Collection agencies

During recession, there's more and more debt available to be collected but it's harder to collect.

And that's bringing a change in philosophy to collection agencies in northern Nevada and across the nation.

John Nemo, a spokesman at the Association of Credit and Collection Professionals International, which represents 3,500 agencies from its Minneapolis office, says collection agencies have come to understand that debtors cannot pay everything they owe up front.

So the trend is toward longer-term payment plans. Many consumers can even negotiate down the amount of debt, he adds.

Northern Nevada business is up, says Todd Hunter, a collector at Summit Collection Services in Reno. The increase, he says, doesn't reflect the addition of new clients. Instead, more accounts are sent over by existing clients. Budget-cutting companies have eliminated in-house collections staff or reassigned workers to chasing new business.

"But receivables are down," he adds. "Where we collected payments of $100 a month, it's now down to $25 a month."

Summit, founded in 1992 and owned by Brian Chew, collects for everyone from funeral parlors to auto parts


In tough times, collection agencies have become picky about what accounts they will accept.

"More than ever, now is a thin bottom line for collectors," says Nemo. "People cannot pay department store credit cards; they need to put food on the table. So collection agencies are doing as much front-end analysis as they can do. They're employing technology, using algorithms and metrics to determine what debt is most effective to collect on."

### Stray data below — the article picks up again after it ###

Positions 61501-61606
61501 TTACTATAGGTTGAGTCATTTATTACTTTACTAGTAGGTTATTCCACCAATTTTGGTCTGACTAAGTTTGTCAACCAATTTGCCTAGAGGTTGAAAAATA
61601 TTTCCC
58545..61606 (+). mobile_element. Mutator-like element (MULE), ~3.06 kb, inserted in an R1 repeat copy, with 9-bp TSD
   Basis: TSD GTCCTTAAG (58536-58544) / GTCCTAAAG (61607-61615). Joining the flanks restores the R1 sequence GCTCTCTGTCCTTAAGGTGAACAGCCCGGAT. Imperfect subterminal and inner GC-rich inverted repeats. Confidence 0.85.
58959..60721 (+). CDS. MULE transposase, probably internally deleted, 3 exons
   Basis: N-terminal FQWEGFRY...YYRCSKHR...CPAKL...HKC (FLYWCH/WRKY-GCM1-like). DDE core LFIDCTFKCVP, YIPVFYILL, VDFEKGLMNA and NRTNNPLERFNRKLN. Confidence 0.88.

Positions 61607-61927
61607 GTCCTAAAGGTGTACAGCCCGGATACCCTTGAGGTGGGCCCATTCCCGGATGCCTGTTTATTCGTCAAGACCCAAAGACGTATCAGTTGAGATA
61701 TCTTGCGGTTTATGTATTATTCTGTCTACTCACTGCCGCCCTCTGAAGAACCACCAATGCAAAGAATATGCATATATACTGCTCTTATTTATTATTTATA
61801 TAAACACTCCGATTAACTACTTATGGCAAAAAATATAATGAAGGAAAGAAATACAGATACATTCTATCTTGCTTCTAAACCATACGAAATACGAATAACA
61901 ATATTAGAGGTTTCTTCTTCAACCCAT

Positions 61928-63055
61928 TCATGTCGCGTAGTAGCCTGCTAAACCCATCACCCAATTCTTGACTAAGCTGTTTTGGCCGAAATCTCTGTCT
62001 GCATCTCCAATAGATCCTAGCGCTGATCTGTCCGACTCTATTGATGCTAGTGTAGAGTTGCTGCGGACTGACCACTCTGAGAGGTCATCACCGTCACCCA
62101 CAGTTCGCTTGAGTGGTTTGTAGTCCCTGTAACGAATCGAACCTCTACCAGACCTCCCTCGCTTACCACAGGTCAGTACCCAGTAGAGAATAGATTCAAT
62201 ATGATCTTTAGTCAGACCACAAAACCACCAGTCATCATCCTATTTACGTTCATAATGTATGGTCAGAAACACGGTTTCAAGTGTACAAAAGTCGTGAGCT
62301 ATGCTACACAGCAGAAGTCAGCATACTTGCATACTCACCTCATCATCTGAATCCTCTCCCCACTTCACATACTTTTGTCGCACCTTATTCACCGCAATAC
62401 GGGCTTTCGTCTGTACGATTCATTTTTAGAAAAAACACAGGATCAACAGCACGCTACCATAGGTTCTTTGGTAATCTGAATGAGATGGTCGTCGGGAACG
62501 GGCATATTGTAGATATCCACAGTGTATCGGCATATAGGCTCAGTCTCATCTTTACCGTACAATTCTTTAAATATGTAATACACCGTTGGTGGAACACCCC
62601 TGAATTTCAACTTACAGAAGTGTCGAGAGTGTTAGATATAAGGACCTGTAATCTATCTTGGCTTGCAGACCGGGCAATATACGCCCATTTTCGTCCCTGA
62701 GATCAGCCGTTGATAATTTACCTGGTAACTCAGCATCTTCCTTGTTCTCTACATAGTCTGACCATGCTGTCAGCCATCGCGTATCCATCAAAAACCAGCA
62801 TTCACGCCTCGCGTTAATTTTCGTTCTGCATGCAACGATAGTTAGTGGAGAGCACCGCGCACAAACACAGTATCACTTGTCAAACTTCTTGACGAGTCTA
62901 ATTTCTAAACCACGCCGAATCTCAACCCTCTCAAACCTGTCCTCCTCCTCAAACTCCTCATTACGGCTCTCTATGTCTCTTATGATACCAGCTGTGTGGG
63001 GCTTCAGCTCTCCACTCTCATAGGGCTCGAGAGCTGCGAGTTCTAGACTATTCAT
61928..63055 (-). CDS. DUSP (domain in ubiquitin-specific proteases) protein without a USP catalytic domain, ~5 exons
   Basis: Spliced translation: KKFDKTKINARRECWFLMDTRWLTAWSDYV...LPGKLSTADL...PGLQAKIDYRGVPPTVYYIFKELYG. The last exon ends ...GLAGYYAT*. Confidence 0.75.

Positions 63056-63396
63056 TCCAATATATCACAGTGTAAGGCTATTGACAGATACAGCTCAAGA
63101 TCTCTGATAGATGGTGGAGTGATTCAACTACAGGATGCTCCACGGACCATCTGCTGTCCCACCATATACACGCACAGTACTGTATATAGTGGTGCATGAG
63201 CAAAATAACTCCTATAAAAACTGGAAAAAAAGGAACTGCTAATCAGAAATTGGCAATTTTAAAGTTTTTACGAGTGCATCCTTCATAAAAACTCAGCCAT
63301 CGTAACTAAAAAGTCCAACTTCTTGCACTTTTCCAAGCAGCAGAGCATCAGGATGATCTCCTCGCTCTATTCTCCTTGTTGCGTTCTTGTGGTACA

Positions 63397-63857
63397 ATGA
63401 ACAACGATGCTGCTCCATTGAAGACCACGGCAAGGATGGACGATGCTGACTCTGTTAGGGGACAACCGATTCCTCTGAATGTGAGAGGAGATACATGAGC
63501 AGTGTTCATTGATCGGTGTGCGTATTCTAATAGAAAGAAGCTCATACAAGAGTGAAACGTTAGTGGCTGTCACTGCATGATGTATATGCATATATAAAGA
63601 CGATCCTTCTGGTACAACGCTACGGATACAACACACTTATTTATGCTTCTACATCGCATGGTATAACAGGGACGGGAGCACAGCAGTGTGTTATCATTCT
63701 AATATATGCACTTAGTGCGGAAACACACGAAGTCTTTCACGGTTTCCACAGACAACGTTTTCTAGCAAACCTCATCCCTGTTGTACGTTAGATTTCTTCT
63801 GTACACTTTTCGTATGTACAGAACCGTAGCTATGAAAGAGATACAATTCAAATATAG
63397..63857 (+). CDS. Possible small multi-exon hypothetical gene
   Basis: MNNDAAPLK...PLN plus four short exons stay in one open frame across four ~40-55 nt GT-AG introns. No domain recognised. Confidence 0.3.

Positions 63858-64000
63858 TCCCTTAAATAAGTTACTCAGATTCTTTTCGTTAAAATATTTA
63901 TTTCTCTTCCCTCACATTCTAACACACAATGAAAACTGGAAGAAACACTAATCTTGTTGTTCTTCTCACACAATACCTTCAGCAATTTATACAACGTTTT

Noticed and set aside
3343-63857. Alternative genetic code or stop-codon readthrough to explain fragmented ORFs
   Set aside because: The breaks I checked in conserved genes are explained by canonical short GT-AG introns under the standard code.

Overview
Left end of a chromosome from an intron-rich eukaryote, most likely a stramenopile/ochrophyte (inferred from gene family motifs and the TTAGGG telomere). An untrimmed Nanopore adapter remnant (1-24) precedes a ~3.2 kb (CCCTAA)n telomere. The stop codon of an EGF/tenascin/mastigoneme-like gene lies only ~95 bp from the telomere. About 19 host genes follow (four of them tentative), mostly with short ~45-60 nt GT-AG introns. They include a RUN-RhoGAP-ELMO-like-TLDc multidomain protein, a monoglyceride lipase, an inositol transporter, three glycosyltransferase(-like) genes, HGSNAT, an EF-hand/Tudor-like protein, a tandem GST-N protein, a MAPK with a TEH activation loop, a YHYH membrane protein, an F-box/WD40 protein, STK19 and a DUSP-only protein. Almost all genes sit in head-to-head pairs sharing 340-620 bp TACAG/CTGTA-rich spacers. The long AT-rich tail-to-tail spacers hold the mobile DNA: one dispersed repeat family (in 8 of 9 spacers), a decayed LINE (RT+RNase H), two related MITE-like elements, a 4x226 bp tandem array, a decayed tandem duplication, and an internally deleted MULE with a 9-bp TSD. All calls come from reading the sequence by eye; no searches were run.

That's true, too, for collection firms that specialize in business-to-business accounts.

Reno's Intelligent Business Solutions, started in 2006, handles only business-to-business collections, and

Manager William Thomas says activity began picking up a year ago.

"Many companies got through a major wave of write-offs, then outsourced those accounts they deemed

collectable," he says.

The seeds of trouble were planted in 2005 with easy credit, he says, and the firm now is collecting on a rash of contracts signed from 2005 to 2007.

Thomas and his father, Bill, a member of the limited liability firm that owns Intelligent Business Solutions, say companies owed money are in a race to get paid before the creditor goes into bankruptcy.

And bill collectors want clients to get overdue bills out for collection as quickly possible. Seventy-five days is preferred by Hunter, who says companies should bill at 30 days, begin their own collection efforts at 60 days, and call in the professionals two weeks later.

The longer a debt is left to languish, the less likely it is to be paid, but most accounts, says William Thomas, are four to six months old before they come in.

"The Wall Street Journal says that after 90 days, it drops to a 70 percent probability of collecting. After six months it drops to 10 percent. Usually after the third contact collection call, it will never get paid."

Look at a troubled company like a feed trough, Thomas says. "That trough won't feed all the piggies. Do you want to be at the front or the back of the line?"